Some examples of the diversity of the crocodile-line archosaurs or Crurotarsi. This group was very common and diverse in the Triassic, and only a bit less so in the Jurassic and Cretaceous. Many of them were highly specialized and seem to have been active, possibly even warm-blooded animals. The group has many interesting examples of convergent evolution with dinosaurs and other groups. Now only the modern crocodiles remain.
In this picture, from top to bottom:
Saltwater Crocodile, Crocodylus porosus. The largest modern species of crocodile. An opportunistic predator that can eat anything from water buffalo to sharks.
Yacarerari. Belongs to the Cretaceous group Notosuchia. It was a cat-sized animal with very unusual mammal-like teeth.
Metriorhynchus. Member of the completely aquatic group Thalattosuchia. It had a tail fin and it's limbs were modified into flippers. It might have been viviparous, since it's body plan sure doesn't look suitable for laying eggs on dry land. Thalattosuchians are strongly convergent with ichthyosaurs and dolphins.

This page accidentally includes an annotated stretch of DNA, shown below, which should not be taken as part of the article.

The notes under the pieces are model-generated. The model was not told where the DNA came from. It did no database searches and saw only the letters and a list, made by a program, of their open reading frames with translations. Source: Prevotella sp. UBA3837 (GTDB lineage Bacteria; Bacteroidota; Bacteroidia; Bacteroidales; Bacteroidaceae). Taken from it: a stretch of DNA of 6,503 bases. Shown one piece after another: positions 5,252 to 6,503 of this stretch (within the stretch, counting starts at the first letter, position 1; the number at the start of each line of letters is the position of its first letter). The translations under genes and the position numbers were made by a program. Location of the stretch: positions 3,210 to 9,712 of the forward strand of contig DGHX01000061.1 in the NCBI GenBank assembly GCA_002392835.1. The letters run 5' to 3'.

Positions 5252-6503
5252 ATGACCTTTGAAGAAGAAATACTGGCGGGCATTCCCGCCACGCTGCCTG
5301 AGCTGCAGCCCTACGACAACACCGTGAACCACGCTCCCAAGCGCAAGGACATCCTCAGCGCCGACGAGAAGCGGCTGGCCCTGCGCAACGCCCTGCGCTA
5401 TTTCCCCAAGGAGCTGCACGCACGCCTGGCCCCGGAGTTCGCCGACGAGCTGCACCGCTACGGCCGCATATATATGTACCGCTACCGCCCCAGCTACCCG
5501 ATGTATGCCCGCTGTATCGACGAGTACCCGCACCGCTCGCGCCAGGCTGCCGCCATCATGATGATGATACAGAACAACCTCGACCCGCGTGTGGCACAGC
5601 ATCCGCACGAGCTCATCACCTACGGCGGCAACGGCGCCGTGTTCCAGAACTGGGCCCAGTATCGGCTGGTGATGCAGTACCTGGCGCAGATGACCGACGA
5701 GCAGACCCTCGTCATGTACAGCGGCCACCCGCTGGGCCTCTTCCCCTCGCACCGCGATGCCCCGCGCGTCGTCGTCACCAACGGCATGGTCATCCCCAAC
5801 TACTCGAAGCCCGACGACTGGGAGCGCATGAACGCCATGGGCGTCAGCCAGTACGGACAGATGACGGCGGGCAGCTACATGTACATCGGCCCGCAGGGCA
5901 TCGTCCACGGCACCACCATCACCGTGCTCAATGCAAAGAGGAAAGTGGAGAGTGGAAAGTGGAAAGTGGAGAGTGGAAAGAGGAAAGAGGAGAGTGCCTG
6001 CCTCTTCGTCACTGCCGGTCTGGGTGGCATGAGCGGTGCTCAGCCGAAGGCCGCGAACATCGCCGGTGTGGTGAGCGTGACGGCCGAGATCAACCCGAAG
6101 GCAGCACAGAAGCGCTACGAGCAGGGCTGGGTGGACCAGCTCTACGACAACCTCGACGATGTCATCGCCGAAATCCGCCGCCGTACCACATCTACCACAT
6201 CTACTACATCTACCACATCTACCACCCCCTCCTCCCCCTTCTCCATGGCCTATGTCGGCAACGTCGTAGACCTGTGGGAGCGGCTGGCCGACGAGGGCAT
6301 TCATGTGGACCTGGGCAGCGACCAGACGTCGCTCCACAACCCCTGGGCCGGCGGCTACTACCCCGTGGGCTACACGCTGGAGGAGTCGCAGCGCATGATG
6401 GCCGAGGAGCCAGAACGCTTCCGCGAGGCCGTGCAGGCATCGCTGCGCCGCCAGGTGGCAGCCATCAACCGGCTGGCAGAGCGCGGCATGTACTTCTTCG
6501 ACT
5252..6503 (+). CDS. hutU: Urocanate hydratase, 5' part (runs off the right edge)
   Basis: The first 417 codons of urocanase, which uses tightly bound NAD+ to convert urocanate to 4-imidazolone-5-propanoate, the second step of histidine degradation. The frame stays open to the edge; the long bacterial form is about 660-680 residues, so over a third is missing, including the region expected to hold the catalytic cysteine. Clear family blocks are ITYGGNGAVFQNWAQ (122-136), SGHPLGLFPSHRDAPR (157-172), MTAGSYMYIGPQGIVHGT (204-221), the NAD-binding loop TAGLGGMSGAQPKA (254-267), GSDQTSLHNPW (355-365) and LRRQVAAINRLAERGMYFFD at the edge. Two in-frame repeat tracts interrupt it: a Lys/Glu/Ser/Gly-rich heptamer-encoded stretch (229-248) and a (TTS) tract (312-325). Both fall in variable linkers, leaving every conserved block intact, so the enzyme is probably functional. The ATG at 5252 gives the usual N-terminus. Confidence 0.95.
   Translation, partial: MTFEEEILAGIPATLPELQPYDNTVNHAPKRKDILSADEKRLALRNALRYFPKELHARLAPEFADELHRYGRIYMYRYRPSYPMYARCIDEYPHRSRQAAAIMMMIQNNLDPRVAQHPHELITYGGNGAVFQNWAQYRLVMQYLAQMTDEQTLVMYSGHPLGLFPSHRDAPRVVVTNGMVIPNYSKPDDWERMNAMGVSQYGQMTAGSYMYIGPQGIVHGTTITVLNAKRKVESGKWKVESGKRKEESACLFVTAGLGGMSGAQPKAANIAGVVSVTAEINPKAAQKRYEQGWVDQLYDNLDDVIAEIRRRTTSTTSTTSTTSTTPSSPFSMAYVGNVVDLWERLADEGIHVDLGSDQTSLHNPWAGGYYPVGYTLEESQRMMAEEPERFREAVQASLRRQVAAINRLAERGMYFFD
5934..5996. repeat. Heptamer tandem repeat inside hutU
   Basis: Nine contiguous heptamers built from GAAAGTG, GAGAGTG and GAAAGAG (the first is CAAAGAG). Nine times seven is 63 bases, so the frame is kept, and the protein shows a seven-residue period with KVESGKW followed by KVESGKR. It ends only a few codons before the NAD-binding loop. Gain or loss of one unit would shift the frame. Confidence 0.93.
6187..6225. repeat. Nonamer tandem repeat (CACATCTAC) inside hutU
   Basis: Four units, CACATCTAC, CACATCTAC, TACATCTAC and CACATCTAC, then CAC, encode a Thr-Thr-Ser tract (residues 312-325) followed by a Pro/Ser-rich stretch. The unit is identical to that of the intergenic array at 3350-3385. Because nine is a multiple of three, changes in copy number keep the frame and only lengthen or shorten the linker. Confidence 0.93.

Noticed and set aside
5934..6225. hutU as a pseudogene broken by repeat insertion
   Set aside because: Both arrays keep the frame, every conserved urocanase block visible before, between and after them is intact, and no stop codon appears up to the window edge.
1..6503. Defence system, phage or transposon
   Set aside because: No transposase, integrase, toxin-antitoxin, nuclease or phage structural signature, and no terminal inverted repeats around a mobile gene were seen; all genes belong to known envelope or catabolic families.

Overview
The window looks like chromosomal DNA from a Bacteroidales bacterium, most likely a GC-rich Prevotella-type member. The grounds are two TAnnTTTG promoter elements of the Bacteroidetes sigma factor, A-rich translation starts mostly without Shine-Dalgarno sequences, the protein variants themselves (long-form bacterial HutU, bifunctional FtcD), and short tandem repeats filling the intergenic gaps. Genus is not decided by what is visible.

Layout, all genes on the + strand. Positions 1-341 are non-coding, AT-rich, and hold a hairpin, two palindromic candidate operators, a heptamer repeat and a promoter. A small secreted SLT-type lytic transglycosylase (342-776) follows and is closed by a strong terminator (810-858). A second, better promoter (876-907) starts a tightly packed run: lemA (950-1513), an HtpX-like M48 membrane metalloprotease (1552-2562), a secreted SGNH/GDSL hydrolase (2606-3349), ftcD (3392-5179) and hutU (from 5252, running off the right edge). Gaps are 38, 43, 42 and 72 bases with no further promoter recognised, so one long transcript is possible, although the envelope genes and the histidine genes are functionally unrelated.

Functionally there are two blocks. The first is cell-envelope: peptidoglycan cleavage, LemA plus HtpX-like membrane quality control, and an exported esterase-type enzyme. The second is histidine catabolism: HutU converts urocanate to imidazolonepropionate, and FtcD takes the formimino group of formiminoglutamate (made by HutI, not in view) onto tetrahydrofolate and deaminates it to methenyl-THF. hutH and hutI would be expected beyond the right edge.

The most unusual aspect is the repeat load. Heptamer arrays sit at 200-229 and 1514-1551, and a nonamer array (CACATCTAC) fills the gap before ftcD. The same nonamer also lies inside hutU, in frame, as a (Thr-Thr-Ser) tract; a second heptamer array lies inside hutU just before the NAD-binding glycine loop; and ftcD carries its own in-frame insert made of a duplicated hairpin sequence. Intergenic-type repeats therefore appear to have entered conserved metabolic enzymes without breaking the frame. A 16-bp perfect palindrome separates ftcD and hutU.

Terrestrisuchus. A small, obviously cursorian Sphenosuchian that could have weighed around 15 kg. It might be a juvenile specimen of Saltoposuchus.
Postosuchus. A member of Rauisuchia. It might have been partly or completely bipedal, since it's front limbs are small and weak. It was a large predator that had very similar head and teeth as the tyrannosaurid dinosaurs.
Effigia. Another dinosaur-like rauisuchian. It was a fast-running, bipedal animal very similar to ornithomimosaurs (the ostrich-mimic dinosaurs). It even had a toothless beak.
Desmatosuchus. A triassic aetosaur with very impressive armour. It was a herbivore with a surprisingly pig-like head.
Rutiodon. A crocodile-like phytosaur. Despite their appearance, phytosaurs were not closely related to the modern crocodiles. They seem to be another example of convergent evolution.